Interviewing is an art. It’s not something you pick it up right away. To create a great interview that your audience wants to listen to, you will go through a few steps.
When I interviewed guests for our Become The Lion podcast, I used to a create list of questions I’d want to ask the guest and go down the list when they were done answering one of the questions. Trust me, this isn’t a great way to do an interview. No one wants to hear they’re talking to a robot.
You gain the experience of crafting your interviews; it isn’t something you’re born with. There’s a strategy you can use in your interviews to keep your audience coming back. Remember, your audience wants to hear unique content they haven’t heard before.
The interview you do with your guest will be beneficial to the both of you. Your audience will build a rapport with you. Your name is associated with your guest. If you have a big name guest on your show, this can increase your authority. From the guest on your show, you can do joint ventures together.
Conducting interviews aren’t easy in the beginning. That doesn’t mean you can’t get good at them overtime. After having conducted over 50 interviews for our Become The Lion podcast and being interviewed numerous times, I have a sense for what makes a great podcast interview.
Do Your Research
While I know podcast hosts that do little research on their guest, I believe you should do extensive research on your guest.
Your goal is to ask questions as you get further into the interview you haven’t heard the answer to before.
We had John Lee Dumas from Entrepreneur on Fire on our podcast. He’s been asked hundreds of times why he started Entrepreneur on Fire and how he was able to grow it. If I did that interview with him, ours would get lost in the noise. I understood John was a finance guy. He worked at John Hancock in our backyard.
For the interview with John, I asked him questions related to finance. What type of investments he has, credit or no credit card, buy or rent a house, purchase or lease a car, etc. Maybe these questions had been asked of him before but I wanted to try my best to differentiate myself from the other interviews he’s done.
When you’re doing the research for your guest, you want to look at everything the guest has. This includes their social media, other podcast interviews they’ve done, the books they’ve written, and any articles written about them. Even though the interview may be one hour, you should spend at least two hours researching your guest to have the best interview.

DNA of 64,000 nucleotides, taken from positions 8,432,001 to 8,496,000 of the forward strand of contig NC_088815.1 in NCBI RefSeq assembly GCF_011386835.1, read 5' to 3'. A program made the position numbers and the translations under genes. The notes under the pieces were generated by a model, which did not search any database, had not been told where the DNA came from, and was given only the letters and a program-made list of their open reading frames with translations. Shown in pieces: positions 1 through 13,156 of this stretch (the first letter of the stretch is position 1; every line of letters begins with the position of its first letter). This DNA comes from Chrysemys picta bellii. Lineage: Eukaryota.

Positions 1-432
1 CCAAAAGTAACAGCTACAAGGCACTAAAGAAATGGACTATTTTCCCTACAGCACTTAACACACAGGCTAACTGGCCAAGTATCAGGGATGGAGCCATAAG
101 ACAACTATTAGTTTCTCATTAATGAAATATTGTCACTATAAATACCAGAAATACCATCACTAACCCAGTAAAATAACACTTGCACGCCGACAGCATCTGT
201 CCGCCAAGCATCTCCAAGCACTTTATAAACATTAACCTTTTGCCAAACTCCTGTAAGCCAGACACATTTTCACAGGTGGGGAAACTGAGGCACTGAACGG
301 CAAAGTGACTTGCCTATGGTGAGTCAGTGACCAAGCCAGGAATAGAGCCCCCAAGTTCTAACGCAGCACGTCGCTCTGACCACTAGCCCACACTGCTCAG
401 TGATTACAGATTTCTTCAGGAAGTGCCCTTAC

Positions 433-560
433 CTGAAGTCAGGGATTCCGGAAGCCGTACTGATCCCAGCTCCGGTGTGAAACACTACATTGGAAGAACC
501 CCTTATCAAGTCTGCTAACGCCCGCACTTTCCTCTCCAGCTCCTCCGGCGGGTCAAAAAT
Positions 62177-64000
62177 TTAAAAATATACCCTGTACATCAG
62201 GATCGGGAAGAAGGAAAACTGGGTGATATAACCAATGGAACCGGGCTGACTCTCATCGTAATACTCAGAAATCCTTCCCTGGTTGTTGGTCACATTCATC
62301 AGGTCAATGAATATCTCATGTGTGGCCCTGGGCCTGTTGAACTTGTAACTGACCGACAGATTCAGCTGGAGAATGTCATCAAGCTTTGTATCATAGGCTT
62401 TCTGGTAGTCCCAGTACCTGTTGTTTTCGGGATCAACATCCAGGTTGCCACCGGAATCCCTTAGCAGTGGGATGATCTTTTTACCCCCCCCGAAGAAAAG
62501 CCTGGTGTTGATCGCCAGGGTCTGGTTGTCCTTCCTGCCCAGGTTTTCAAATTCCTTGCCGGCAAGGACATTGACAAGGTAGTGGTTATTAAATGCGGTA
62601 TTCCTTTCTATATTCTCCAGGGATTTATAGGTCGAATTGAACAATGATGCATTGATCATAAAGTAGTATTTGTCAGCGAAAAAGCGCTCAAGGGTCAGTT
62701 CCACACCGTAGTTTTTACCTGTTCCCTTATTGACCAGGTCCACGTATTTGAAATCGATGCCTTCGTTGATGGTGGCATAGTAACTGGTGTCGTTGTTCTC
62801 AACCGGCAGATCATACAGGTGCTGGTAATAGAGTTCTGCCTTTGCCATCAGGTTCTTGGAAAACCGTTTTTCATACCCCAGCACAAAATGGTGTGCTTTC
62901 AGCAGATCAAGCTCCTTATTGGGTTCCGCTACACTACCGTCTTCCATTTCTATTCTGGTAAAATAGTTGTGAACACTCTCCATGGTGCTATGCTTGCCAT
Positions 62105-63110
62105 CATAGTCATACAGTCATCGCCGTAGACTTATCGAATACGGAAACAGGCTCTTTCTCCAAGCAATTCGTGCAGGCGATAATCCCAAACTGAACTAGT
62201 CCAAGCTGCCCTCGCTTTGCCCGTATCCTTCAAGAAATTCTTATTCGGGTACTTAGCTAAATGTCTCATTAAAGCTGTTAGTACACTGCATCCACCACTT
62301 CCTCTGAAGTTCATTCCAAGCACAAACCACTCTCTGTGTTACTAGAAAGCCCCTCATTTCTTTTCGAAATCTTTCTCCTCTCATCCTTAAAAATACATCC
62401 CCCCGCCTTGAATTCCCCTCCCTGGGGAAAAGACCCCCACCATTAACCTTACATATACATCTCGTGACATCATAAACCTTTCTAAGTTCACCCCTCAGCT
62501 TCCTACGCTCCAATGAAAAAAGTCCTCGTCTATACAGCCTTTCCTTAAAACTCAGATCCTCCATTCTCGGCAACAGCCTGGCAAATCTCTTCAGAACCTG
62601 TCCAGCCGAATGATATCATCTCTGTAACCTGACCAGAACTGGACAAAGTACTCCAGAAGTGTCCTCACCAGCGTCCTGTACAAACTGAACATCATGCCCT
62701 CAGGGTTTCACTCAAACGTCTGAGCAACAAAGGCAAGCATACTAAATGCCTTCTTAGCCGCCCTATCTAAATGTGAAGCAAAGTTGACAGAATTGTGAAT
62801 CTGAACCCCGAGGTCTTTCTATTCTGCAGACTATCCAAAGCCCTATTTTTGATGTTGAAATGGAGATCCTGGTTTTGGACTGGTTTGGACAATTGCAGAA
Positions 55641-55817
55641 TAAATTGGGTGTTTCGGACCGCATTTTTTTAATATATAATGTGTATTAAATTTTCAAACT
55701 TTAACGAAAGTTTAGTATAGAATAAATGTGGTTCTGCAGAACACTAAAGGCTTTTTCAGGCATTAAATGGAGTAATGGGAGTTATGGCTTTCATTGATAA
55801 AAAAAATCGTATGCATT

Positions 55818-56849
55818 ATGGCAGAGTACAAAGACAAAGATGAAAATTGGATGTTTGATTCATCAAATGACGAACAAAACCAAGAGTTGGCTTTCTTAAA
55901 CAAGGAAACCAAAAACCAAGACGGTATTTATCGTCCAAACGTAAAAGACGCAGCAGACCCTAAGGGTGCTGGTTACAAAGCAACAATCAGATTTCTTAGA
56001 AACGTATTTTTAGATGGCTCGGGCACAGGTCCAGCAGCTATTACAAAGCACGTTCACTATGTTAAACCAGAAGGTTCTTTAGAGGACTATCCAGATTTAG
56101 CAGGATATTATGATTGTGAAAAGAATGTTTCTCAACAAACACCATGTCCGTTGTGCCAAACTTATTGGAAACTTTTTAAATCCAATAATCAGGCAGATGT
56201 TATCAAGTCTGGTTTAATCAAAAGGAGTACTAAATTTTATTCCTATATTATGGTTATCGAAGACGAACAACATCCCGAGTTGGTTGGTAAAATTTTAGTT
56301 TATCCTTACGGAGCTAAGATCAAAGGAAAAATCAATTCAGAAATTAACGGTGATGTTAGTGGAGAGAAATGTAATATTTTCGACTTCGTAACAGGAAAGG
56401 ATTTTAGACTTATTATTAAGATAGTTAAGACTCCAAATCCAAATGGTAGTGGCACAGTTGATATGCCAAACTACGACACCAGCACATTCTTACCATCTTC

With the research you’ve done with for your guest, this is how you will craft questions for your show. You want to ask questions that your guest hasn’t heard before. If they’re popular and have been interviewed multiple times, it may be hard to find a question they hadn’t been asked before. Try your best to come up with questions that are unique.
Let Your Guest Talk
I can’t tell you how many times I’ve listened to an interview and heard the host talking over their guest. It’s annoying and not how you want to conduct your interview.
There will be times when you and your guest speak at the same time, allow your guest to continue. Once they’re done speaking, then you can ask your question.
The majority of the show should be your guest speaking while you’re the helping hand guiding the interview.
No one wants to listen to an interview when the host is interrupting the guest. If you were a guest, would you like the host interrupting you?
You want to engage in the conversation you have with your guest but you don’t want to go over the top.
No matter who you’re interviewing, always let your guest speak without interruption.
Remember You’re The Host
Don’t forget who’s conducting the interview. You’re the person who’s the conducting the interview and your audience is counting on your to deliver a high quality interview.
There can be times during an interview in which you and your guest get sidetracked and talk about something that’s not useful for your audience. When this happens during your interview, just bring the interview back to the place where your audience will get valuable information.
If your guest is going on a tangent and you realize it won’t be too useful to your audience, wait until they’re done speaking. Once your guest is done speaking, tell them you will be taking the interview in a different direction. When you take the interview in a different direction, you’re asking a question to your guest that will provide value to your audience.